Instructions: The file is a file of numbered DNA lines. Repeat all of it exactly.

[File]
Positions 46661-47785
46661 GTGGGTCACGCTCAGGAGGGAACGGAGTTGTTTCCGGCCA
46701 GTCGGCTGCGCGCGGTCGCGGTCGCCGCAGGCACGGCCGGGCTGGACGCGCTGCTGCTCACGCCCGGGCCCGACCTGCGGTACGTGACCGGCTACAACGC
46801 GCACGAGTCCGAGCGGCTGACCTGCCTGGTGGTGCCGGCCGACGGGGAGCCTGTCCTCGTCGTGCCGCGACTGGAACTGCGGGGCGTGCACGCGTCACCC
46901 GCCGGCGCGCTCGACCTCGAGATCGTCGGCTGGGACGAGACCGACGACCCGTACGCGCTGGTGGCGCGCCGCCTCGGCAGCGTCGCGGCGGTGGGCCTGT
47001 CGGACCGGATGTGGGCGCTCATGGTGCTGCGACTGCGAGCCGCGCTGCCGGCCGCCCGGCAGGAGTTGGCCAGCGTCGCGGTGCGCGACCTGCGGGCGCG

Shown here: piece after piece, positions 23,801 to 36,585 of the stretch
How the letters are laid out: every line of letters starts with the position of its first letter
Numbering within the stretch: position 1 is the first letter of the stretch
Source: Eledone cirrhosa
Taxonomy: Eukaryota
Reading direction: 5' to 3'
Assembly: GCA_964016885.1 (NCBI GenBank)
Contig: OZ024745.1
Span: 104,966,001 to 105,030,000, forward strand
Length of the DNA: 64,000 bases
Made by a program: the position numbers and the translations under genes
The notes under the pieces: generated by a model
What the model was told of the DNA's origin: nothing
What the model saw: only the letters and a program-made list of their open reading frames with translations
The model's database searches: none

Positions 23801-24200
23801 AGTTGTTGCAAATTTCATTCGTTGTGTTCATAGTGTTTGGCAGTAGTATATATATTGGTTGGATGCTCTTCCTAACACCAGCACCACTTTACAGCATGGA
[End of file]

Positions 46661-47785
46661 GTGGGTCACGCTCAGGAGGGAACGGAGTTGTTTCCGGCCA
46701 GTCGGCTGCGCGCGGTCGCGGTCGCCGCAGGCACGGCCGGGCTGGACGCGCTGCTGCTCACGCCCGGGCCCGACCTGCGGTACGTGACCGGCTACAACGC
46801 GCACGAGTCCGAGCGGCTGACCTGCCTGGTGGTGCCGGCCGACGGGGAGCCTGTCCTCGTCGTGCCGCGACTGGAACTGCGGGGCGTGCACGCGTCACCC
46901 GCCGGCGCGCTCGACCTCGAGATCGTCGGCTGGGACGAGACCGACGACCCGTACGCGCTGGTGGCGCGCCGCCTCGGCAGCGTCGCGGCGGTGGGCCTGT
47001 CGGACCGGATGTGGGCGCTCATGGTGCTGCGACTGCGAGCCGCGCTGCCGGCCGCCCGGCAGGAGTTGGCCAGCGTCGCGGTGCGCGACCTGCGGGCGCG

Shown here: piece after piece, positions 23,801 to 36,585 of the stretch
How the letters are laid out: every line of letters starts with the position of its first letter
Numbering within the stretch: position 1 is the first letter of the stretch
Source: Eledone cirrhosa
Taxonomy: Eukaryota
Reading direction: 5' to 3'
Assembly: GCA_964016885.1 (NCBI GenBank)
Contig: OZ024745.1
Span: 104,966,001 to 105,030,000, forward strand
Length of the DNA: 64,000 bases
Made by a program: the position numbers and the translations under genes
The notes under the pieces: generated by a model
What the model was told of the DNA's origin: nothing
What the model saw: only the letters and a program-made list of their open reading frames with translations
The model's database searches: none

Positions 23801-24200
23801 AGTTGTTGCAAATTTCATTCGTTGTGTTCATAGTGTTTGGCAGTAGTATATATATTGGTTGGATGCTCTTCCTAACACCAGCACCACTTTACAGCATGGA